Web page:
In Malaysia companies / employers generally use two types of employment contract, i.e. (1) permanent contract of employment and (2) fixed term contract of employment.
For the longest time, there has been uncertainty on the question as to whether an employee under a fixed term contract which the company renews successively should be treated as a permanent employment or otherwise. In other words, is such employment contract a permanent contract disguised as a fixed term contract?
Recently, the Federal Court i.e. Malaysia’s Apex Court, had in the case of Ahmad Zahri Mirza Abdul Hamid V Aims Cyberjaya Sdn Bhd  MLJU 595 (“Aims Cyberjaya”) revisited this question of law and ended this conundrum.
Prior to the case of Aims Cyberjaya, the Court has taken different approaches for fixed term contracts that were renewed continuously. This can be seen in the following cases:-
Briefly, in the case of Nasha’at Muhy Mahmoud V Malaysian Airlines System Berhad  1 ILJ 458, where the Claimant was employed under a fixed term contract, the Claimant’s contract was renewed for 5 times successively. On the expiry of the last renewed term, the company did not renew the contract further because there were sufficient local pilots to serve the company.
The Court held that the contract of employment given to the Claimant was a genuine fixed term contract despite the fact it was renewed successively without fail.
The same approach also was used by the Court in the case of Mohamed Mohamed Tolba Said v Marsha Sdn Bhd  ILJU 142, Noor Asilah bt Abdull Rahman v Columbia Asia Sdn Bhd  3 ILJ 9 and Thavaratnam A/L Thambipillay v Om Education Sdn Bhd  ILJU 242.
However, in the case of TNB Properties Sdn Bhd v Choo Poh Hong & Anor  MLJU 2349, the Court held that the employment contract of the employee was not a genuine fixed term contract as the Company had continuously extended the employee’s contract for several times even after the completion of the project which was under the employee’s control.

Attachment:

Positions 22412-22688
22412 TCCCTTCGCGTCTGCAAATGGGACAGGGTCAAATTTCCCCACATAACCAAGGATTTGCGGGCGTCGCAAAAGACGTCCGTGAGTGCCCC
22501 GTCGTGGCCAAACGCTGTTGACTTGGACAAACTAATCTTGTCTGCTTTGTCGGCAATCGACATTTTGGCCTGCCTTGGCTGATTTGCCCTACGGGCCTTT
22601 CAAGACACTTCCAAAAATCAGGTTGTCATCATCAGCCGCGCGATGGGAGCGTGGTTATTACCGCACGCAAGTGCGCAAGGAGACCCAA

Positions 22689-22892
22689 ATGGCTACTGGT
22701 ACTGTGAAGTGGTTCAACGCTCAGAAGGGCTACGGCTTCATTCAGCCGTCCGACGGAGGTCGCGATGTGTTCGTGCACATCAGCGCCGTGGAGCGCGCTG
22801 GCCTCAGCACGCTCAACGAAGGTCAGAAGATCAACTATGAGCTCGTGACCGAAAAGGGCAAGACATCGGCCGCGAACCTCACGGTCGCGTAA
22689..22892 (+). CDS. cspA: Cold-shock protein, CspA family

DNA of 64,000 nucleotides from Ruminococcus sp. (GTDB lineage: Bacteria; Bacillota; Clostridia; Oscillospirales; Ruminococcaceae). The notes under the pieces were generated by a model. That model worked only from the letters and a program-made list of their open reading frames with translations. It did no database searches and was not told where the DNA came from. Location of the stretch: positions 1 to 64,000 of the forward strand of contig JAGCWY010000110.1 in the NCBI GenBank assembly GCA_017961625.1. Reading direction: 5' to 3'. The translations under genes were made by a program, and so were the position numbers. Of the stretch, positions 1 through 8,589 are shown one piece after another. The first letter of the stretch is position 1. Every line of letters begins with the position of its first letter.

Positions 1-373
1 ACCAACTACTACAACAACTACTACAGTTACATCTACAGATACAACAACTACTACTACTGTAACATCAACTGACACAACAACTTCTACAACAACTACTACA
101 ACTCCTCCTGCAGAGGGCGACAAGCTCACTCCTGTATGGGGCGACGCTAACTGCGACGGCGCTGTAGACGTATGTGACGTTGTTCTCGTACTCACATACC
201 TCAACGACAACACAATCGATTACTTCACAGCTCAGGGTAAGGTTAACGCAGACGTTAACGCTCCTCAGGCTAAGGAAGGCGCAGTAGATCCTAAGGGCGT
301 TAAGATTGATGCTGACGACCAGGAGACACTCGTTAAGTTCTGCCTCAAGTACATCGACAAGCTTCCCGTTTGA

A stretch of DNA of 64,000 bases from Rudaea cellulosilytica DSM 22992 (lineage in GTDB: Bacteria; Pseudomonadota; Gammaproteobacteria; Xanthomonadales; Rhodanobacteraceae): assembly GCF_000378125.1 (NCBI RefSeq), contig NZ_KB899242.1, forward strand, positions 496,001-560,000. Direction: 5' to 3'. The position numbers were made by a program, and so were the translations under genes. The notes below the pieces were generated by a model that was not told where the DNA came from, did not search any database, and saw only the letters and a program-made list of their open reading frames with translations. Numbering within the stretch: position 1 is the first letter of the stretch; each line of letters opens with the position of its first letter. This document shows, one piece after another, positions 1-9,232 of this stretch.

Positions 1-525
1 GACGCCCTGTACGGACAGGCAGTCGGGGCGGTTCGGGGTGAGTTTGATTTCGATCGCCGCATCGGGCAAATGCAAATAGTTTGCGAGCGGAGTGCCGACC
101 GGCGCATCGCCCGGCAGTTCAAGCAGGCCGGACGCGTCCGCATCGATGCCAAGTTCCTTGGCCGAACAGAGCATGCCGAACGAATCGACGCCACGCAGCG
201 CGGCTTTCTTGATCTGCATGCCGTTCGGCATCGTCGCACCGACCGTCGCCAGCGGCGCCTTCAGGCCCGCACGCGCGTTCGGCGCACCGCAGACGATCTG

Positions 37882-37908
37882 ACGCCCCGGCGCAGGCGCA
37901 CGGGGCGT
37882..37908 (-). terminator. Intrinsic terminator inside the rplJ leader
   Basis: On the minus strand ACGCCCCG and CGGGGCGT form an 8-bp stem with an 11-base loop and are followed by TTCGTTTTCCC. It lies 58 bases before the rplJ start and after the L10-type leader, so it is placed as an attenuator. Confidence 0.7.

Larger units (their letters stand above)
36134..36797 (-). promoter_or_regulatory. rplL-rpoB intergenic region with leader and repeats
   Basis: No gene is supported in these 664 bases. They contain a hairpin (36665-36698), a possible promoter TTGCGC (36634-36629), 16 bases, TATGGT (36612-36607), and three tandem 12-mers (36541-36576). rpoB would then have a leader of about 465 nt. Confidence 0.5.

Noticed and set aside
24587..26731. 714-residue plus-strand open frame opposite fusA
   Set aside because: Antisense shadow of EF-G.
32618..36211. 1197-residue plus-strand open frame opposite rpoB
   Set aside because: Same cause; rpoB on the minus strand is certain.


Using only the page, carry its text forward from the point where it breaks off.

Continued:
The same approach also has been adopted in Lim Im Tee v Ansell Industrial & Speciality Gloves Malaysia Sdn Bhd  ILJUU 00187.
FEDERAL COURT DECISION IN AIMS CYBERJAYA
In May 2020, the question as to whether an employee whose fixed terms contract has been renewed successively is a permanent employee or otherwise has been answered by our apex Federal Court in the case of Ahmad Zahri Bin Mirza Abdul Hamid V Aims Cyberjaya Sdn Bhd.
The main issue before the Federal Court, is as follows: –
“Issue : Does a contract of employment which is renewed successively without application by the employees and without any intermittent break in between, is in reality a permanent employment”
Briefly, the facts of Aims Cyberjaya are as follows: –
1. The Claimant/Appellant received a contract for consultancy services for a fixed term from 10.2009 to 30.09.2010 and on the same day, the Claimant also received a letter of appointment as VP Product Development of Aims Data Centre (ADC) commencing on 1.10.2009.
2. The Claimant’s contract has been renewed successively for 4 times (12 months each) extending his term of employment until 30.09.2013.
3. The Company then further renewed Claimant’s contract for 3 months from 30.09.2013 until 31.12.2013.
4. In total, the contract was renewed 5 times.
5. On 18.10.2013, the Company gave the Claimant 2 month notice of the expiry of his contract.
Federal Court’s Decision
In deciding whether the contract of employment is a genuine fixed term contract or it is in fact permanent employment dressed up as several fixed term contracts, the Court laid down 3 consideration, which are: (1) Intention of Parties, (2) Employers’ subsequent conduct during course of employment, and (3) Nature of Employer’s business as well as nature of works.
1st Consideration: The intention of parties